Venetic seminar week 1

Yesterday we had the first of two introductory seminars on Venetic. The high point was, of course, the excellent cake by Anna Judson, shown here with Anna holding it up next to a picture of the inscription itself for comparison. As you can see, it was both tasty and highly accurate! Epigraphy-themed cakes have become a bit of a theme of these Easter term seminars, and Anna has blogged about quite a few of her previous cakes on the Res Gerendae blog.

Even if you feel you know some material pretty well, talking it through with a room full of linguists will quickly raise new questions and problems to solve. I’d been a bit trusting about some of the readings in the editions, but we quickly found that these didn’t always quite match the images.

One of the inscriptions which produced the most discussion was *Pa 26.

Pa 26

Images from Veneti Antichi and Mnamon (refs below)

Pa 26 a

Image from Veneti Antichi (ref below)

This is a rounded piece of red Alpine porphyry, with an inscription wound around in a great double-spiral shape. The type of inscription is a bit of a mystery – the formula used is identical to Paduan funerary inscriptions, but this inscription (and others like it) are not from funerary contexts. Usually, they are simply found in the middle of fields, miles from any ancient built-up areas. There are all kinds of theories: that they are boundary stones (though they are a bit small and moveable for that), that they are memorials for people who went missing or were lost at sea (though why place them so far from funerary contexts, on the borders of the territory?), or that they have some other purpose we don’t know about. They are almost exclusively found in Padua, although outside the Veneto, there are also Etruscan examples and (possibly) one Oscan example.

To read this text, you need to start from the inside of the spiral on the left (in the bottom picture). The transcription of the text I had found previously was:

vhugiio.i. tivaliio.i. a.n.detiio.i. {vku} .e.kupetari.s. e.go

I am an ekupetaris (= particular type of monument?) for Fugios Tivalios Andetios.

The curly brackets around {vku} indicate that the editor thinks these letters are a mistake and should be deleted from our reading. But, as the linguists of the E caucus pointed out, on the drawing it looks much more like eku. These, of course, are the first three letters of the next word. But why did the writer repeat them? There doesn’t seem to be much wrong with the letters which would motivate him starting the word again, other than the lack of punctuation around the first vowel <e>. That doesn’t seem like a big enough problem to make him start again. Or did he get called for his lunch, and then forget where he’d finished when he came back? (You see that kind of thing more than you’d think in ancient inscriptions.) The addition of three extra unneeded letters also seems to make him run over the end of writing space he had marked out at the end, so it doesn’t seem like <eku> is an intentional extra word either.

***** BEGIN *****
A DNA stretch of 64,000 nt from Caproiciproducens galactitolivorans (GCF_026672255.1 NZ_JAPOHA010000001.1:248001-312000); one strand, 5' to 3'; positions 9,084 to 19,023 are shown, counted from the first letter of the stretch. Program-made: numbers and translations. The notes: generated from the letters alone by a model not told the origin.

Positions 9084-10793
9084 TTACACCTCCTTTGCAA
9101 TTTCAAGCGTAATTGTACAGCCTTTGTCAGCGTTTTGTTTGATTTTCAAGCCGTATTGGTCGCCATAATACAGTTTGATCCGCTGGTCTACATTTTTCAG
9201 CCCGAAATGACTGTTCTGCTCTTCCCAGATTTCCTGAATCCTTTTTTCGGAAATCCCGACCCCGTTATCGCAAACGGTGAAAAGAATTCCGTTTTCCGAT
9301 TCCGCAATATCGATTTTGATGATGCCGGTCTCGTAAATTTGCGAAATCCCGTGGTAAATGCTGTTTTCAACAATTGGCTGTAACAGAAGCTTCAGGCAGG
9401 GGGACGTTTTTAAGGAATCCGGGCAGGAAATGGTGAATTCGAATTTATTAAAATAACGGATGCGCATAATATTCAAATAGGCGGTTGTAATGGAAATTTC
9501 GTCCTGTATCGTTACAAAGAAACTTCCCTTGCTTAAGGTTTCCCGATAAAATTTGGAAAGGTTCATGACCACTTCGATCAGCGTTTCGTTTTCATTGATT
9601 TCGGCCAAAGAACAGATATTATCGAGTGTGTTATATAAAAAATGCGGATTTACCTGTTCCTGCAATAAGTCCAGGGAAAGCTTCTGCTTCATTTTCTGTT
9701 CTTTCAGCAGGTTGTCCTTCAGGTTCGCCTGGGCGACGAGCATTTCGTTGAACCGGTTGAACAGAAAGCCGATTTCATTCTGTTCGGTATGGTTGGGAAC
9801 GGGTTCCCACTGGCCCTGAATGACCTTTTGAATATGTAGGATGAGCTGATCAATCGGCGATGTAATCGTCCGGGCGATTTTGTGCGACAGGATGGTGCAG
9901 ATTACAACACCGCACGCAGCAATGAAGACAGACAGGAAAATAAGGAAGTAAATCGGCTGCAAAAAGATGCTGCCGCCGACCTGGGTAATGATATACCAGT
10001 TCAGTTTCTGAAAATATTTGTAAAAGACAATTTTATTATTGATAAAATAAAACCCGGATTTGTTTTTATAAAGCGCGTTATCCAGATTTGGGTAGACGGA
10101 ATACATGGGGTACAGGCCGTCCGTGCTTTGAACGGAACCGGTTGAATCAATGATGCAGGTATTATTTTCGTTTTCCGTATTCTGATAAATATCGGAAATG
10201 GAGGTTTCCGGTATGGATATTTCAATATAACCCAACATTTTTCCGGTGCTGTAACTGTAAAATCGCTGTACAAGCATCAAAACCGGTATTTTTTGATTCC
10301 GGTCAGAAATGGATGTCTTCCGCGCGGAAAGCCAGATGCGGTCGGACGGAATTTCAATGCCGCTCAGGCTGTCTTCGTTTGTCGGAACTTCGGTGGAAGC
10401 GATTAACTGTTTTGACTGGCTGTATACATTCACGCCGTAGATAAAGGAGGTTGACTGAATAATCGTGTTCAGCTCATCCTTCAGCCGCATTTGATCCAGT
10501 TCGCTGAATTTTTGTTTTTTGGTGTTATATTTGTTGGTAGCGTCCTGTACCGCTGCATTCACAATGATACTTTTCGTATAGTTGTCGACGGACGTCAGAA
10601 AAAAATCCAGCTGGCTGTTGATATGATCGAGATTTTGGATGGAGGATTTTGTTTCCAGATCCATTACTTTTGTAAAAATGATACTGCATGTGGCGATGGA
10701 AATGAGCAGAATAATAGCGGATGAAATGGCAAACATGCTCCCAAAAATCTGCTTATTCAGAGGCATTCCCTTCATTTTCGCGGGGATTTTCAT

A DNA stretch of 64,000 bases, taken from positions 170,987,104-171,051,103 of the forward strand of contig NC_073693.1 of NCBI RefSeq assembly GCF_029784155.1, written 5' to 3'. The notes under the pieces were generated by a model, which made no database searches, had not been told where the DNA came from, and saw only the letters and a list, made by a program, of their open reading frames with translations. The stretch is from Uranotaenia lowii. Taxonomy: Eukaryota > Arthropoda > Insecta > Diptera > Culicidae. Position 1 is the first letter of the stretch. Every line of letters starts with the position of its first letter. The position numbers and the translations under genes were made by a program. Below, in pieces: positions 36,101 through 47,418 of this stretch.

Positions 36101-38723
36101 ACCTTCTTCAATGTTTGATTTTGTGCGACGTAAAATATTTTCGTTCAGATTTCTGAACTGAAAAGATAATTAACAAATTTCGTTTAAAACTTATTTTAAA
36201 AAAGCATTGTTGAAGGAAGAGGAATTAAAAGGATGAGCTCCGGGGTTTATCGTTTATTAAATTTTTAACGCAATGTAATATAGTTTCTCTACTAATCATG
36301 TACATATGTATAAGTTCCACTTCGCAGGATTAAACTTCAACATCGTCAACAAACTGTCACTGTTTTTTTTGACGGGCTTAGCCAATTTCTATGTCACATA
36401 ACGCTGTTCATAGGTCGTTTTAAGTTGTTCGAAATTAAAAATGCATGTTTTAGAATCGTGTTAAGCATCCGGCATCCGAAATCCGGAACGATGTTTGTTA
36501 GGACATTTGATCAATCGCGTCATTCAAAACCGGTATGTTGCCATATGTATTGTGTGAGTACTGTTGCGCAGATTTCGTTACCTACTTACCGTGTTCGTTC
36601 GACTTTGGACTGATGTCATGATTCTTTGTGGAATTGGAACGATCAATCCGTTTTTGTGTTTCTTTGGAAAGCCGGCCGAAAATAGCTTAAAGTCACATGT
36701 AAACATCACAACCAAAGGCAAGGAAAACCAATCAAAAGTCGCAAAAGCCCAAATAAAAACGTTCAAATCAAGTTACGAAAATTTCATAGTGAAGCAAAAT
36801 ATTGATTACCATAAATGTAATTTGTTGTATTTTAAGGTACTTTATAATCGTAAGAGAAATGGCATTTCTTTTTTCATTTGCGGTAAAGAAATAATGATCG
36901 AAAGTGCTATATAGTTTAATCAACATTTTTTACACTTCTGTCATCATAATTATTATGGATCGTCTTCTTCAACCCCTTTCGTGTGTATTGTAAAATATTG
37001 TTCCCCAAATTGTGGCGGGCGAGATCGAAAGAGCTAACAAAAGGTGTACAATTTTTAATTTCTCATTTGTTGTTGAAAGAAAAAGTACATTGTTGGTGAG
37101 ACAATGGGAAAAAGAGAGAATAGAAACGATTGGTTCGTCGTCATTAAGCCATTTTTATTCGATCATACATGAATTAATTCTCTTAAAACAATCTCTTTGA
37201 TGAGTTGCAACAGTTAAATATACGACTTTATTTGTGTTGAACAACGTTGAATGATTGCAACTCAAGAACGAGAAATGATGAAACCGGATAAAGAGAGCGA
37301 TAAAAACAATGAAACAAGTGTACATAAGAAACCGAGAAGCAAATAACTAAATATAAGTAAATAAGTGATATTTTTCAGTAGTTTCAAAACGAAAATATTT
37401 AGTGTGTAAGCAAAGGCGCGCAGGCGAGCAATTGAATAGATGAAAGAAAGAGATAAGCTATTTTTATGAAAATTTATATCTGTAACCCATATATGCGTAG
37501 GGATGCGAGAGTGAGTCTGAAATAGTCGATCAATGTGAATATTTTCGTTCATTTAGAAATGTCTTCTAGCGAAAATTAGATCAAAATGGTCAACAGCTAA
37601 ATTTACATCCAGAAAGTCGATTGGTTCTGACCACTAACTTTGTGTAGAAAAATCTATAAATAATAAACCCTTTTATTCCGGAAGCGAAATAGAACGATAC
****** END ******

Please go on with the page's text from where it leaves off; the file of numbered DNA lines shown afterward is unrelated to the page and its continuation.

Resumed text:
But perhaps <vku> is the correct reading, and the carver felt that was enough of a mistake to start the word again. It’s still not a very satisfactory solution, since it’s not hard to turn a v, which is an <F> shape in this alphabet, into an e, which is an <E> shape. But perhaps there was some other problem with the inscription which is not clear from the drawing; unfortunately, I don’t have a photograph which shows this part of the inscription, so I can’t confirm either way. So for now, this remains a bit of a mystery – but still a very cool inscription (possibly one for a future cake?).

Many thanks to all of the E caucus for a great discussion yesterday. Next week we will tackle the only long-ish Venetic inscription! I’ll let you know what we manage to make of it.

You can download the introduction to Venetic handout for week 1 of the seminar (slightly corrected) and the Venetic vocabulary I put together for the sessions, and also a PDF of the slides to see the inscriptions we were reading. If you spot any mistakes, please give me a shout and I’ll correct them.

References

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